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received no regular instruction in divinity. Books, con. taining the poison of deism, were eagerly read, and the minds of many corrupted. Immorality and disorder, in various shapes, had become prevalent, and mocked the power of persuasion and the arm of authority. Such was the state of things, when Professor Tappan entered on the duties of his office. The great object of his public and private lectures was, to defend the principles of natur. al and revealed religion, and to lead the students to the knowledge of their Maker and Redeemer. His whole official conduct was calculated to conciliate affection, to excite serious regard to divine truth, and to impress the importance of religious duty. Not expecting youth to overlook their pleasure in their love of improvement, he aimed, in his public lectures, to unite entertainment with information. He happily combined brevity with fulness, and animation with exactness. He was didactic, yet persuasive ; profound, and yet pathetic. It was impossible for young men of liberal minds to hear his public lectures, with the well adapted and fervent prayers which introduced and closed them, without a conviction, that religious truth could be vindicated by argument, and that Christian goodness ennobled the soul, and yielded the best enjoyments. So singular was the assemblage of excellent qualities in his public performances at the University, that the nicest criticism could complain of no inelegance in the style, and the most metaphysical, of no unfairness in argument; while the warmest piety was raised to a higher and purer flame. It must not be omitted, that his evangelical sentiments and puritan morals were greatly conducive to his usefulness, as a professor. In consequence of his influence, infidelity among the students was gradually confounded, profanity and irreligion were awed and restrained, and the science of God was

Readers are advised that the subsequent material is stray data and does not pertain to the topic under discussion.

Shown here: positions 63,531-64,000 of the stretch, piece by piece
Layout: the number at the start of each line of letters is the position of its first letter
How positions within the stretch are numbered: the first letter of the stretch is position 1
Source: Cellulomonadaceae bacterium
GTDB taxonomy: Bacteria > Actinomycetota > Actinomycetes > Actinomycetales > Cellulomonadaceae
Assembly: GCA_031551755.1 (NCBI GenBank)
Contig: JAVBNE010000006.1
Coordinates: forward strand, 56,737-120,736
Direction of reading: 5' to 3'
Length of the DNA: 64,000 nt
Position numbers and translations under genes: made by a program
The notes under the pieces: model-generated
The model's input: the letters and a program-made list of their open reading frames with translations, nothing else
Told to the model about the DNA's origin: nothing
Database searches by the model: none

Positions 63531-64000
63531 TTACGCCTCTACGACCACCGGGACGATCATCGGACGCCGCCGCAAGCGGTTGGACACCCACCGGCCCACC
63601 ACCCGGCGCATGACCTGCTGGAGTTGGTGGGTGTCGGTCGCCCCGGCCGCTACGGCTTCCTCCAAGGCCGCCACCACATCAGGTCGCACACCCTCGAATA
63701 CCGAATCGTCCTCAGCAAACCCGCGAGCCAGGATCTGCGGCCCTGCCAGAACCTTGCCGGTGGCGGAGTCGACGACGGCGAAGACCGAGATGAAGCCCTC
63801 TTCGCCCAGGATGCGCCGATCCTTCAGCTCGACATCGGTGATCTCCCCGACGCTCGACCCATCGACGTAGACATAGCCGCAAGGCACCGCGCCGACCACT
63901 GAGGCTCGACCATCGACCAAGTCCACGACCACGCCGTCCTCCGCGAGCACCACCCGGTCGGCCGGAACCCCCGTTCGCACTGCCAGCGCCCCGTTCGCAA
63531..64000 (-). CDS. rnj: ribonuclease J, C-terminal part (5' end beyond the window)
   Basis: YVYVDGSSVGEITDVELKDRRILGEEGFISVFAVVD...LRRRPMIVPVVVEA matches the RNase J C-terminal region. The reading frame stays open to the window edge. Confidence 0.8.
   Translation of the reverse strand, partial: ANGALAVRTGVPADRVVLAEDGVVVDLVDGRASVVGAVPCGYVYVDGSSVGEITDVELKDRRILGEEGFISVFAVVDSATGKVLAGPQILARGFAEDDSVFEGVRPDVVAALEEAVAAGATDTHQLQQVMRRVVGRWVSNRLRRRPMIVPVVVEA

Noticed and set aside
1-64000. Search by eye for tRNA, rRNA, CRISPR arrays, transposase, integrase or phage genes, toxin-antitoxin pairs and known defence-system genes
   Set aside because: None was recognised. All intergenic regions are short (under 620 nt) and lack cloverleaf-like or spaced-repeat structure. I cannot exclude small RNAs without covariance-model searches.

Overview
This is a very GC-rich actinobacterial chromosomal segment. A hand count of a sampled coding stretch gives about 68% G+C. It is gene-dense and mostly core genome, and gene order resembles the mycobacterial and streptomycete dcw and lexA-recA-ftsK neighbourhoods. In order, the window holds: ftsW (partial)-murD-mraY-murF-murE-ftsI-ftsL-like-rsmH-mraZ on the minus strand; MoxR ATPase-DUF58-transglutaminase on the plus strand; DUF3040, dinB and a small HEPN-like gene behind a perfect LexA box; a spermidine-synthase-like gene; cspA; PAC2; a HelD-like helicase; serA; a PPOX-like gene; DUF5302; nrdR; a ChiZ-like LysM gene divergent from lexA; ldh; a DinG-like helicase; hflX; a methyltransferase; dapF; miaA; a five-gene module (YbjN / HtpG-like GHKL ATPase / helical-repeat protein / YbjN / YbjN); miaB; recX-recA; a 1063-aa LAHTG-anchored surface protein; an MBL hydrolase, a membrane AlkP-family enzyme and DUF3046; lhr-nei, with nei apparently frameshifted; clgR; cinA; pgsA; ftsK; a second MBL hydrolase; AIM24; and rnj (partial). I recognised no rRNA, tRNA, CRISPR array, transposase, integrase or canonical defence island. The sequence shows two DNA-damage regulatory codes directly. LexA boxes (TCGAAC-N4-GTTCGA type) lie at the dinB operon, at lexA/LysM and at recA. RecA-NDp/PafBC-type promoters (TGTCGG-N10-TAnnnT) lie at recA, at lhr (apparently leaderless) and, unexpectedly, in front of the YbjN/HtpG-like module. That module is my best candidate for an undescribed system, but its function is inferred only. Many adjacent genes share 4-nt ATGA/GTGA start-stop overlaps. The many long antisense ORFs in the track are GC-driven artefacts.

studied with more seriousness and delight; and it soon became customary in all public performances, to speak of Christianity in terms of respect and veneration. The religious public manifested a growing attachment to the University, and cherished a pleasing hope, that the youth, educated there, would not only be instructed in human science, but guarded against infidelity, and initiated into the true principles of the oracles of God.
During his professorship, he was frequently invited to preach in the neighbouring societies, and sometimes in distant places. His preaching was remarkably acceptable. There was not wanting in his performances sométhing to command the respect of the wicked, to please the taste of the polished, and refresh the souls of the saints, He willingly laboured in the ministry even above his strength, gladly embracing every opportunity to preach the unsearchable riches of Christ, and to spread the savour of pure religion. “He was indeed a burning and shining light."
But that shining light was suddenly extinguished, When his amiable character had become generally known; when his prospect of usefulness was growing brighter ; when the sphere of his activity was extending, and the energies of his mind were most constantly ex. erted, his prospect was overspread, and his useful life. closed. When ministers are best qualified to do good in the world, then are they often most ripe for the kingdom of heaven. To replenish the celestial mansions, the excellent of the earth are taken away.
Let the reader, for a moment,'turn aside, and behold that scene, where the good man's character is tried, Though Dr. TAPPAN's sickness was short, it was long, enough to display his piety, and to glorify the Saviour in whom he believed. The notice of his approaching